Breeders who do not evaluate structure and soundness, or study lines and pedigrees, produce poor-quality or random-quality puppies. Their genes will be unknown and they will almost always have major deviations from what a Boxer should look like. If you don't mind a dog like this, please go to the pound and rescue one.
If you want a real Boxer, you need to buy from the right breeder. Boxers are not simply churned out of a mold. The skill of the breeder and the genetic make-up of the parents and grandparents have a tremendous bearing on how your puppy will turn out. If you feel that appearance doesn't matter, since you "only" want a pet, you must understand that each breed is kept distinct only by adhering to an accepted Standard. Breeders who don't do this end up producing generic-looking dogs whose features begin to merge into that of mixed breeds. If enough people did this (and enough people bought from them), there would be no distinct breeds at all. Why would anyone want to encourage a breeder who doesn't give a darn about the future of his breed? Just so they can get a puppy today? Because it's right down the street and convenient and the puppy looks cute? Sorry, but this is incredibly selfish and hurtful to the breed.
It's wonderful to rescue a Boxer without any regard for appearance, but if you buy her from a breeder, you're only encouraging the careless or irresponsible to keep right on doing what they're doing.
When, however, we come to the grovelling Middle Ages withtheir superstitions and ecstasies and monasticisms and maunderings over saints and their relics,we find the cool and impersonal loveliness of the felidae in very low esteem; and behold a sorryspectacle of hatred and cruelty shewn toward the beautiful little creature whose mousing virtuesalone gained it sufferance amongst the ignorant churls who resented its self-respecting coolnessand feared its cryptical and elusive independence as something akin to the dark powers of witchcraft.
It is impossible to come up with every possible scenario in co-ownership and breeding contracts. They have ruined friendships and caused emotional stress and financial loss.
Think very carefully before co-owning a dog, and put it in black and white.
But it is easy to admit that a sentence makes youwince; less easy to confront the fact that for many writers there will beparagraphs, whole characters, books throughwhich one sleepwalks and for which "inauthentic" is truly the correctterm.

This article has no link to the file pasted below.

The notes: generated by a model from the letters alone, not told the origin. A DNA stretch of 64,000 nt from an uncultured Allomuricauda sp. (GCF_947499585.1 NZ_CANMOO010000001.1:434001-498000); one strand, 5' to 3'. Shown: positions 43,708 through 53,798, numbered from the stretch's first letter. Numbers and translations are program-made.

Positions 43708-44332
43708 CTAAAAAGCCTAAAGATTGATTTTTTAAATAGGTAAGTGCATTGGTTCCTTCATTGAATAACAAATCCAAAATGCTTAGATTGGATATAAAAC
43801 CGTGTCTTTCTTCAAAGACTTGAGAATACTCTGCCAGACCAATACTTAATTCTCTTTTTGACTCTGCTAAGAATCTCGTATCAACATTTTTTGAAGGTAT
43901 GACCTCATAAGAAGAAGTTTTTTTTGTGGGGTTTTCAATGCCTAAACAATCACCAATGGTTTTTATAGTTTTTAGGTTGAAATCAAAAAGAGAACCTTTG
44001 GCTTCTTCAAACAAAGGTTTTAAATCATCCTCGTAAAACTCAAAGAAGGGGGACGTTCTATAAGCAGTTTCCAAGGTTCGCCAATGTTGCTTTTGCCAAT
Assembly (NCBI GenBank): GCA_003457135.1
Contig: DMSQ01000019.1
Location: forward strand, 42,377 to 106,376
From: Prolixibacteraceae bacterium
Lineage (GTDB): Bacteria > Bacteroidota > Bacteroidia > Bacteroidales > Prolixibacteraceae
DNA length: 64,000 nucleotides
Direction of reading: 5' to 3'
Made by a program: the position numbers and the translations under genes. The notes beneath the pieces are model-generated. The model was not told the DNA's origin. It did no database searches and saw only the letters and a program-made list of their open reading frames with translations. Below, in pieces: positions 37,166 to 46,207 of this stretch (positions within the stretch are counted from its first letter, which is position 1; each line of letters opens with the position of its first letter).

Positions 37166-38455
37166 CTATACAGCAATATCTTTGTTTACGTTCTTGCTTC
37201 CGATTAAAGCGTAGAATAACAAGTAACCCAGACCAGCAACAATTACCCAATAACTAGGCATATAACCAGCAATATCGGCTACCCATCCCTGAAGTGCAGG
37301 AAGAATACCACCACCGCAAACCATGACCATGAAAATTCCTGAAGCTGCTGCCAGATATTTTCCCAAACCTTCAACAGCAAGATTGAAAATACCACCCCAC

(Limited Registration means the Boxer is registered with the AKC, but her papers will specify that she cannot be bred. If you breed her, the AKC won't register her puppies. Unless the breeder knows you, and is sure you are not going to breed, he will always give Limited Registration to puppies who are not show quality. Limited Registration can always be changed to Full Registration later, if the puppy changes.)
Facing overwhelming odds with just 16 paratroopers against over 60 German Soldiers, 1LT Winters nevertheless prevails and succeeds in achieving his objective while minimizing casualties to just three Soldiers lost....
(You may think that both parents on premises is a positive sign, and sometimes it is. But sometimes it can mean that the breeder simply bred two dogs together because they were handy, or because he bought them as pups to breed together when they got older. A responsible breeder waits for a Boxer to mature, then evaluates good and bad points, then looks for an equally mature mate who matches the good points and compensates for the weaknesses. If the breeder happens to own the perfect mate at that point, fine. But very often he uses a stud from another breeder.)
The sheer, perfect aestheticism of kitty’s lazy stretchings,industrious face-washings, playful rollings, and little involuntary shiftings in sleep is somethingas keen and vital as the best pastoral poetry or genre painting; whilst the unerring accuracyof his leaping and springing, running and hunting, has an art-value just as high in a more spiritedway.
The cortisol levels for the sheltered dogs were significantly higher than the cortisol levels of canines living in households, indicative of stress and anxiety associated with shelter lifestyle....